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How Chinese Basketball Became More Than a Dumping Ground for Washed-up American Stars

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Less than two decades ago the CBA couldn’t get an American to come over to play basketball. Now, it can’t keep them out.

The People’s Republic of China was undergoing rapid economic transformation by the mid-1990s. Peasants were pouring into coastal manufacturing centers, ritzy housing developments and commercial skyscrapers were popping up in Beijing and Shanghai, and the world was consuming goods “Made in China.”

But to former NBA player John Spencer—who arrived in China in 1996—the picture was less than rosy. Used to the pampered life of an American professional athlete, China was a land of material deprivation and intolerable inconvenience.

His recollections seem almost comical in hindsight: a toilet he called the “the nastiest hell hole you could ever imagine,” a washing machine he couldn’t run together with the heating because the building’s power would go out, the unspeakable pollution. Then, there was the food: “I went over to China weighing 265 pounds. When I came home, I was 225.”

IMG tasked with importing talent

But his team was determined to keep him there. Chinese Basketball Association (CBA) officials saw the poor state of basketball in their country—basketball was tremendously popular but the country had no homegrown stars. So they set to work importing “foreign specialists,” and John Spencer was eventually followed by a stream of former NBA and NCAA players.

During the mid-to-late 1990s it wasn’t easy to convince an American to come to China, let alone a professional athlete. But IMG, the marketing arm of the CBA, opened its wallet and told American players to name their price.

Spencer went from earning $12,000 per month during his first season to $30,000 during his second, this at a time when some of his Chinese teammates were only making $200 per month. The league got a shot in the arm in 1999 when NCAA player Chris Andersen left Blinn College to sign a contract with the Jiangsu Nangang Dragons.

The foreign players were tremendously popular with Chinese fans. And along with the money, that fan admiration helped convince several of them to stay long-term. As Spencer put it:

They appreciate what you bring to the table, and that’s why the Americans like going there, because the Chinese fans are so appreciative of what you bring to the game—your passion, your skills, your desire, your hard work. That’s what makes the country so special. It’s an amazing place.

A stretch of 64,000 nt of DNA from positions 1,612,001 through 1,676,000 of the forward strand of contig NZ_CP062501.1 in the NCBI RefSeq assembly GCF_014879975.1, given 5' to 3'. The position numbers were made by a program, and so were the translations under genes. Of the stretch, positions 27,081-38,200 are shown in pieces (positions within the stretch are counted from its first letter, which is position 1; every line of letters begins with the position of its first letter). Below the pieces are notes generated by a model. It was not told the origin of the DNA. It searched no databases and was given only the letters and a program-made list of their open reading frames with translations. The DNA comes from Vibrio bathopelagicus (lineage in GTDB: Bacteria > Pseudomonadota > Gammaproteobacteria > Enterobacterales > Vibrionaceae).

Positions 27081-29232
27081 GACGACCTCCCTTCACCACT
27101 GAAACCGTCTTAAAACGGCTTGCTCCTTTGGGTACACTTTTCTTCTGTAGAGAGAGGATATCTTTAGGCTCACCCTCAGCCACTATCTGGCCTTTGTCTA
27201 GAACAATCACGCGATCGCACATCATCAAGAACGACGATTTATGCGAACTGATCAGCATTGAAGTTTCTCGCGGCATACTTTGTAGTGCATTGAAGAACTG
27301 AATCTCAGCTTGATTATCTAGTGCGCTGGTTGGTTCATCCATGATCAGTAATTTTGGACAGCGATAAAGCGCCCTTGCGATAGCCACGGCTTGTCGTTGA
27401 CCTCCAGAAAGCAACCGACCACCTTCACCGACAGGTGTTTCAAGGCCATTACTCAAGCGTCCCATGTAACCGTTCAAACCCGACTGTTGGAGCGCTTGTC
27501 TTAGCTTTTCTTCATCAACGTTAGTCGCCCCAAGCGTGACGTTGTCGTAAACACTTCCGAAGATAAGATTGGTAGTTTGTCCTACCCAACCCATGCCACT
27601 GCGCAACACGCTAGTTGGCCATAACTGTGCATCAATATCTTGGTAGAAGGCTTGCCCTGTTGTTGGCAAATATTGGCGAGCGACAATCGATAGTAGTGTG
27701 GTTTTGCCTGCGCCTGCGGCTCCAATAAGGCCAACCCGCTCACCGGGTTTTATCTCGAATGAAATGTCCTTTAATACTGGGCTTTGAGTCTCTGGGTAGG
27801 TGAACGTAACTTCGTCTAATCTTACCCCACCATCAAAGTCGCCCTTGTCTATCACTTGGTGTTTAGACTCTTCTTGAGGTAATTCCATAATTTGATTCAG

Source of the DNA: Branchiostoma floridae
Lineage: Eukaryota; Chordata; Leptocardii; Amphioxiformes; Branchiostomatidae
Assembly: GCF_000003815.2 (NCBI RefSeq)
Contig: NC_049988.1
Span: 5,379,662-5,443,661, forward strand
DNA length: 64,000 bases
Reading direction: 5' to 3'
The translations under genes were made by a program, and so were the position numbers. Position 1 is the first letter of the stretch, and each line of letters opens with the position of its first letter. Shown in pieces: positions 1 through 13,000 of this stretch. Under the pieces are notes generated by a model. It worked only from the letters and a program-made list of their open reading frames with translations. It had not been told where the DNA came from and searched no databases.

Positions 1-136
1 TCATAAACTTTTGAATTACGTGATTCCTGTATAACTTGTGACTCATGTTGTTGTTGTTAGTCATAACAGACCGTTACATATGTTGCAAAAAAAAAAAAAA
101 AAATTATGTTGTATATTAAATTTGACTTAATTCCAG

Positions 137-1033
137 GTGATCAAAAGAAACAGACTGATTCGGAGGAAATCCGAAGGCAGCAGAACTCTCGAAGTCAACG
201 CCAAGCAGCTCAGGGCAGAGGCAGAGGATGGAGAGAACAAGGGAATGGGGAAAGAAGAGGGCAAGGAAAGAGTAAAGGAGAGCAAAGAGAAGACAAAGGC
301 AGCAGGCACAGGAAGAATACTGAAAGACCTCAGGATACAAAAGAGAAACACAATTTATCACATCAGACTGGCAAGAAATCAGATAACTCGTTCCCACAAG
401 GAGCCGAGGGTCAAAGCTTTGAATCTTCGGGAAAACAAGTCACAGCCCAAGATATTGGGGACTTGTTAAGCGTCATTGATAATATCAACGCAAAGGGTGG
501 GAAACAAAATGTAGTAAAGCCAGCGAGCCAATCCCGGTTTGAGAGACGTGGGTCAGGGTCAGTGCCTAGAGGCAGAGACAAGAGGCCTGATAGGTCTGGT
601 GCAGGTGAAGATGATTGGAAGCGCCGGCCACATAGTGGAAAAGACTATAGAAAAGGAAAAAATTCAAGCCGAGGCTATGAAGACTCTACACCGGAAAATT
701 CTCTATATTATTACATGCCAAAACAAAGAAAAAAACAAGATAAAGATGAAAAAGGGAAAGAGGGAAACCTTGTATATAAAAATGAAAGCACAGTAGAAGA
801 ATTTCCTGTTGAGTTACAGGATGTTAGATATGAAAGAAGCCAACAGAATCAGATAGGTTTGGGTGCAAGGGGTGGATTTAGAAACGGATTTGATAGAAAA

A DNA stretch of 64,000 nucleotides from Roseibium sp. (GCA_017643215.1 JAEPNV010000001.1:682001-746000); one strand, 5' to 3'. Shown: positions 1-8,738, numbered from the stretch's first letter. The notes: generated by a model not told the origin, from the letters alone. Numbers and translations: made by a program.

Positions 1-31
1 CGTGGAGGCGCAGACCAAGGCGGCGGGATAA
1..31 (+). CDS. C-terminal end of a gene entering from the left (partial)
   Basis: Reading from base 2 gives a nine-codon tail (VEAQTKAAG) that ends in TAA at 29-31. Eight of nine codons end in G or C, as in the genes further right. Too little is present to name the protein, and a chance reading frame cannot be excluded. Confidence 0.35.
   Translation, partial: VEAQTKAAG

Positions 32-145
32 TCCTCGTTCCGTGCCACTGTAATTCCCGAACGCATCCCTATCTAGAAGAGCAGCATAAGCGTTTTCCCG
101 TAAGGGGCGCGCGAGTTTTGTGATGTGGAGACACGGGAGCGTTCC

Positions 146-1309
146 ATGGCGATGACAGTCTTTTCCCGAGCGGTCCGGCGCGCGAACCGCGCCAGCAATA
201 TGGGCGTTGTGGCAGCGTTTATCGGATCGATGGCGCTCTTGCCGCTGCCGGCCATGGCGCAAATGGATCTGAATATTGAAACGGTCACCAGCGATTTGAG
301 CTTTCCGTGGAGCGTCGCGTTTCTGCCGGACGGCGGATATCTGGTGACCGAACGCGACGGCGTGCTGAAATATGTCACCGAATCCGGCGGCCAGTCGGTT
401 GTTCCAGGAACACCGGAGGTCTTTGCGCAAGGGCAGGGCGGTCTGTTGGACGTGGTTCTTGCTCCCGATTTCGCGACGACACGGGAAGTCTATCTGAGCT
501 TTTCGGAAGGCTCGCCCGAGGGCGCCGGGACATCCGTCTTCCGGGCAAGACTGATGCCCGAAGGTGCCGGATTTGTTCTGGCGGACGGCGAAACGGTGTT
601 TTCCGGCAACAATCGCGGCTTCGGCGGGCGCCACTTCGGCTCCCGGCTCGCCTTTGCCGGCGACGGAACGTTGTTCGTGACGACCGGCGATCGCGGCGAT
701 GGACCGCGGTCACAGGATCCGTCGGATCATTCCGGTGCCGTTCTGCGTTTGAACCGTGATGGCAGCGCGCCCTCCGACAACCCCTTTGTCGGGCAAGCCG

NBA cast-offs continue to pour in

After the first cast of former NBA players appeared during the 1990s more became coming in. Unsurprisingly, it was mostly out-of-work NBA-ers and former NCAA players who weren’t picked up in the NBA draft. Ageing players like Ike Austin, Scott Burrell, Lamond Murray, Mark Strickland, and Roy Tarpley appeared on CBA rosters.

The CBA got a lot more credibility in 2001 and 2002 when a trio of homegrown players—Yao Ming, Mengke Bateer, and Wang Zhizhi—popped up on NBA rosters, with Yao destined for stardom and worldwide celebrity. The 2008 Beijing Summer Olympics brought new hotels and restaurants, things that made life more comfortable for many American players.

Former stars Stephon Marbury and Steve Francis crossed the Pacific in 2010. Marbury is currently the country’s most popular professional athlete, and Beijing city officials commissioned the building of a statue of him in a public park. But still, Marbury and Francis came to China only because they had burned all of their bridges in the NBA.

America’s loss is China’s gain

The single watershed moment in the development of professional basketball in China was the 2011 NBA lockout. It had been obvious for some time that the 2011-12 Season wouldn’t start on time, and several NBA players chose to start the season in China rather than sit around for a deal to be struck.

•John Spencer was the first American to play in the CBA
•Emmanuel Mudiay signed a $2.5 million deal with Dongguan Southern Tigers
•Stephon Marbury is China’s most popular player

This time, household names in the prime of their careers’ landed on Chinese shores: J.R. Smith, Wilson Chandler, and Aaron Brooks. A few former stars like Gilbert Arenas (who once made gambling news by pulling a gun on a teammate over an unpaid gambling debt), Kenyon Martin and Tracy McGrady (Yao’s former teammate with the Houston Rockets) showed up too.

The Chinese economy continues to grow, and living conditions and player salaries have grown along with it. The league’s highest-profile players make roughly $2 million per year, and the second-tier guys can expect a comfortable salary around the $400,000 range.

This year 18-year old prep phenom Emmanuel Mudiay generated unprecedented buzz for the CBA when he announced that he would forgo the NCAA and sign a $2.5 million contract with the Dongguan Southern Tigers. Mudiay is considered a top contender to be selected first overall in the 2015 NBA Draft.

The business of basketball is good

Basketball has been popular in China for almost a century, but it has exploded over the past two decades as the quality of play in the CBA has improved. Millions of Chinese attend games, tune in on TV, and even skirt around Chinese gambling laws to place wagers on games.

The country is laced with underground betting shops, and many Chinese bet with online sportsbooks or go to Hong Kong and Singapore to place wagers. While Bet365 Singapore closed in 2014, the country remains a popular destination for basketball bettors. The Chinese love basketball, and now they have one of the world’s best professional leagues.

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